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Dependent Personality Disorder: What It Is & How to Read the Signs

Dependent Personality Disorder DPD

Do you just hate being alone and by yourself? Dependent personality disorder is far more common that you think. Use these symptoms & signs to recognize it.

These days we’re hearing more and more about mental health. This is a good thing. It means the stigma is being broken down and that people feel more comfortable coming forward and asking for help, discussing how they feel. Back in the day, dependent personality disorder and other mental issues were a subject that people only ever whispered about. However, the increase in mental health conditions also shows that we’re also living in stressful times. 

When you hear the term ‘personality disorder’ you might be confused as to what that actually is. A personality disorder is a type of mental health issue. We usually think of depression, anxiety, OCD and PTSD only, but the list actually goes far beyond that. A person with a personality disorder has a very fixed way of seeing the world. And this often affects how they relate to other people. 

Dependent personality disorder falls into that category. 

[Read: Emotional dependency and signs you’re overly dependent on someone]

What is dependent personality disorder?

Dependent personality disorder is a type of anxiety and it shows itself in a desperate need to not be alone.

A person with this condition needs to be around other people all the time. And when they’re left alone, they develop anxiety and feel extremely insecure. As a result, they need a large amount of reassurance to be able to go about the rest of their day. 

What usually causes the dependent personality disorder?

Dependent personality disorder can happen to anyone. But it tends to show itself in early adulthood, or as we start to meet people and form relationships with them. There are also a few risk factors or potential causes of dependent personality disorder too. These can vary from person to person but generally include:

#1 An abusive childhood or having been neglected in early life

#2 An abusive relationship 

#3 Parents who were very strict or overprotective

#4 Anxiety issues running in the family 

#5 Having been abandoned in some form in the past, either by parents or in a relationship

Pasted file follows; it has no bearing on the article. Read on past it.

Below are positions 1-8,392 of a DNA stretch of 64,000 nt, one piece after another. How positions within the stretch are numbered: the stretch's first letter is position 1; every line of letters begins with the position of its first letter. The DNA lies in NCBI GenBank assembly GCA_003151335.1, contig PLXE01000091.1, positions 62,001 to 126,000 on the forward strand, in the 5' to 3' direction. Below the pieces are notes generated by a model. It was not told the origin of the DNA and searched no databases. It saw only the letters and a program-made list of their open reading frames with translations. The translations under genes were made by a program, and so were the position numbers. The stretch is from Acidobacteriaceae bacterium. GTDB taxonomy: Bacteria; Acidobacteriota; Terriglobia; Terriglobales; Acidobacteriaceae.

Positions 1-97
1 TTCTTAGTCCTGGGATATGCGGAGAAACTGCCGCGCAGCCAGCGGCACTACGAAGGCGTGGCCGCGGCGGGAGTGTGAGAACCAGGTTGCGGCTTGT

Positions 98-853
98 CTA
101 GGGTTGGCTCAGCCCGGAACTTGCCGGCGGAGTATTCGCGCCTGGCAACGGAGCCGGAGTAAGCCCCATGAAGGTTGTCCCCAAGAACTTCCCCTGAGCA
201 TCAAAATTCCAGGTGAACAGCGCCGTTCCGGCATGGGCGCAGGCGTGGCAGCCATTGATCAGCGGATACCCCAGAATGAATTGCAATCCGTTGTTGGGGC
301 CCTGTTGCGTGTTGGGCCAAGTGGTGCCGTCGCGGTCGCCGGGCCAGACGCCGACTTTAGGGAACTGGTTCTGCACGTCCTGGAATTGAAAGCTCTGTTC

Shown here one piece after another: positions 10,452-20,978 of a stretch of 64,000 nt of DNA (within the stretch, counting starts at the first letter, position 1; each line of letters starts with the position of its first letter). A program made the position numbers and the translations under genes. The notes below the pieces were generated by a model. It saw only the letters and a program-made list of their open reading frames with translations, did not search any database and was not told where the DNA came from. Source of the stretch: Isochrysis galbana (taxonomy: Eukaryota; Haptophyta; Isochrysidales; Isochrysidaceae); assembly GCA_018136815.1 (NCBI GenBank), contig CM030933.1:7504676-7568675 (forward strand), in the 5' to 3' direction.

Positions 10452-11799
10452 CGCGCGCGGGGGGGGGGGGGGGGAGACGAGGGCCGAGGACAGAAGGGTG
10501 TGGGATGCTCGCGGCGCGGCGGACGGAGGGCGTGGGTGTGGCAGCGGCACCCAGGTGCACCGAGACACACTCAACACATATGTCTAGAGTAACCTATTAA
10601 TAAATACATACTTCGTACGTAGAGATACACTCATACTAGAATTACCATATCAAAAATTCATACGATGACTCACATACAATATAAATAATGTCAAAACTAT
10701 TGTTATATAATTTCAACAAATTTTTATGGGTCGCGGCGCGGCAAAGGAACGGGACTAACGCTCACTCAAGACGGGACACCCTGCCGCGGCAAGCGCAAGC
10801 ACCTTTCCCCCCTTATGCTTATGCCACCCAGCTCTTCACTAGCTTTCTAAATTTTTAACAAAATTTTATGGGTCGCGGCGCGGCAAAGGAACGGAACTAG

[Read: How to be emotionally independent and stop relying on others for your happiness]

Why you should always seek help

It’s worth noting the potential causes. But it’s also important to remember that everyone is unique. The cause for dependent personality disorder doesn’t necessarily have to be on that list. 

At the same time, this is a condition which has varying degrees of seriousness. But if you feel anxious when you’re alone and you really need reassurance much of the time to be able to go out about the rest of your day, it’s something you need to reach out and get some help for. 

Nobody has to deal with problems such as this alone. You shouldn’t remain quiet about it either – we all need to be more vocal about our mental health. We’re very open about our physical health *most of the time*, so why aren’t we the same about our mental health? We all have mental health, after all! Sometimes it’s bad, sometimes it’s not great, other times it’s fine. [Read: How to be comfortable with yourself – A guide to not giving a f*ck]

What are the symptoms and signs to look out for?

There are no specific traits of people with dependent personality disorder because this isn’t something which develops in a specific “type” of person – it can happen to anyone.

However, there are some symptoms that occur. And by looking out for them, you can help yourself by reaching out for assistance, or maybe help someone close to you who is showing many of these signs. 

#1 Acting in a submissive way a lot of the time

#2 Not being able to make decisions alone and asking others to help come to a decision

#3 A need for constant reassurance

#4 Feelings can easily be hurt by a comment or someone not agreeing with you

#5 Feeling very anxious and even nervous when you’re left on your own

#6 Having an irrational fear of being rejected in some way

#7 Feeling hopeless when friends are too busy to spend time with you, or when you have an argument or disagreement with someone close to you

#8 A general sense of nervousness much of the time

A person with dependent personality disorder may experience panic attacks occasionally and generally lives in a state of fear. They may have a sense of foreboding in the pit of their stomach, like something is about to go wrong but they can’t quite put their finger on what it is.

It’s a really terrible way to live, because you don’t have to live in fear. For that reason, reaching out for help is vital if you want to free yourself of this terrible problem. [Read: How to let go of your fear of being alone and find peace again]